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About FHNS

History of Field Hockey in Nova Scotia

Field Hockey in Nova Scotia originally comprised two associations:

  • The Nova Scotia Men's Field Hockey Association (NSMFHA) - incorporated May, 14, 1986
  • The Women's FIeld Hockey Association of Nova Scotia (WFHANS) - incorporated December 15, 1980

On April 18, 1991, both associations merged to form Field Hockey Nova Scotia (FHNS).

The following history was prepared from the recollections of various members of the former and current associations as well as from various documents (minutes, registry of joint stock companies, etc.).

History of Men's Field Hockey

(Recollections by Mike Fearon & Rick Hoos)

The following history was originally written by Mike Fearon with additional information provided by:

  • Rick Hoos, the founder of men's field hockey in NS
  • Dominic Boyd
  • Mario DeMello

The Beginning (1971)

Men's field hockey in Nova Scotia was started by Rick Hoos on the Halifax Commons in the Summer of '71 with a small group of about 20 recruits. Mike, Dave and John Andrews were in the first group, as were Dominic Boyd, Hugh Hall, Bruce Blacklock and Terry O’Driscoll to name a few. I was playing a lot of cricket at Windsor Park then and heard nothing about it.

On that initial weekend in the early summer of 1971 and for several weeks thereafter, the Dalhousie University girls field hockey team was kind enough to lend us a couple of dozen hockey sticks, some balls, goalie gear, etc. so that we could supply the majority of the would be players with the necessary equipment for the first few weeks of our first season.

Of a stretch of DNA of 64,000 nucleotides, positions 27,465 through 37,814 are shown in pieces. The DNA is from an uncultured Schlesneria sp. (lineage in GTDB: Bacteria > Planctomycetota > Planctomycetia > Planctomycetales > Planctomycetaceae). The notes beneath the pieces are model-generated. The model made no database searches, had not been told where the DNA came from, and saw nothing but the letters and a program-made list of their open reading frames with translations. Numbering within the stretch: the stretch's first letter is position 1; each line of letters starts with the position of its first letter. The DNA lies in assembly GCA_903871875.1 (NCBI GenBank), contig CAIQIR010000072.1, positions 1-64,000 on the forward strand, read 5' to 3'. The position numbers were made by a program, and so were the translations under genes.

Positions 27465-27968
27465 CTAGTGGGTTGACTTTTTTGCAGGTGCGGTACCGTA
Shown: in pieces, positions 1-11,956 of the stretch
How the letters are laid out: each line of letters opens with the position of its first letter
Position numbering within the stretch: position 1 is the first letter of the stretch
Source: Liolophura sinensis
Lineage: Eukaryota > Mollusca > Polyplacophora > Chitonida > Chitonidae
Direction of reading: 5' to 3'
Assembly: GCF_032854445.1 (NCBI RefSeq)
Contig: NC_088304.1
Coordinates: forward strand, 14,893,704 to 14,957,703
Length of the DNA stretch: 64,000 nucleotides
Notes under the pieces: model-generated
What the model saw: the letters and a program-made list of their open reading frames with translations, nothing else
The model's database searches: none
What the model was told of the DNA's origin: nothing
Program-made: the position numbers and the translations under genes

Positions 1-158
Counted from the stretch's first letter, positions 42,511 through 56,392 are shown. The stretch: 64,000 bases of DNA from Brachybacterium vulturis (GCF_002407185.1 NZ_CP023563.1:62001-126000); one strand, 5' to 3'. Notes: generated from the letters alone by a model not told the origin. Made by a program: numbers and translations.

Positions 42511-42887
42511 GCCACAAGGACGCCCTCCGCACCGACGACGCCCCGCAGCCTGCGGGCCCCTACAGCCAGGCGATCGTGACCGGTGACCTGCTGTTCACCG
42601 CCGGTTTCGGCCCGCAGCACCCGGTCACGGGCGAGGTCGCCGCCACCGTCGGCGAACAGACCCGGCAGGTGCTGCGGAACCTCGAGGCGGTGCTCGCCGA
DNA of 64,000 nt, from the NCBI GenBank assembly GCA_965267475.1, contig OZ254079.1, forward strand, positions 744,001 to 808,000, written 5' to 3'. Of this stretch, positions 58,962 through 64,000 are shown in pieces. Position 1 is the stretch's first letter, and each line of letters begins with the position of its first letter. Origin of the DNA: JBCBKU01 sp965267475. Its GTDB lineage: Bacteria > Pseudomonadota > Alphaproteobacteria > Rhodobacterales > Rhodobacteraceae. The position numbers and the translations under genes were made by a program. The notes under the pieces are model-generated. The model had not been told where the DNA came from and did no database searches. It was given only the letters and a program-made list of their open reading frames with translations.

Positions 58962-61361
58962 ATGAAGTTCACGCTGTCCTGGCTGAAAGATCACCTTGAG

Rick blitzed the Dalhousie campus and called a meeting of interested players in the Spring of '72. I heard about it from Norm Lyttle and a number of us went to the meeting. As a result, there were about 25 players in the Summer of '72: enough for two regular pick-up teams. I don't think we had a formal league.

During the course of that first season, the players developed so quickly that by the fall of that year we were able to convince the national association that Nova Scotia should be able to send a team to the Nationals that were held in Calgary in September 1971.

Nova Scotia also sent a team to Oakville (the predecessor of the Maple Leaf tournament) and perhaps to the JFK Memorial Tournament in Washington in the fall.

Our first National Championships - Calgary, September 1971

In our very first game we faced the perennial champions from British Columbia. Many of the members of this team were on the Canadian team that had just finished playing and won Gold in the Pan American Games in Cali, Colombia. We lost that first game 2-1, and almost tied it when we hit the crossbar with a hard hit ball! Needless to say it was a watershed moment for the upstart Nova Scotia team and clearly a moral booster!

For the rest of that tournament we remained very competitive, beat Saskatchewan and Manitoba and finished a very respectable 5th out of I believe 8 teams. I believe that some of the team members were Rick Hoos, Mike Fearon, Terry O'Driscoll, Norman Lyttle, Dominic Boyd, Dennis Loiselle, Peter Blackburn, David Andrews and Michael Andrews.

The Need for Umpires

Quite early on there was some discussion of the need for umpiring (Dominic's extraordinary tackles from behind come to mind), but no-one volunteered because we all preferred to play. However, I had my nose broken by one of the Dalhousie Phys. Ed. students, who played wrong-handed and lifted the ball into my face trying to stick-handle away from a tackle. Since I was forbidden to play for a while, I took to umpiring instead. Later on, when I was allowed to play again, I think I shared the duties with Norm Lyttle.

The First Executive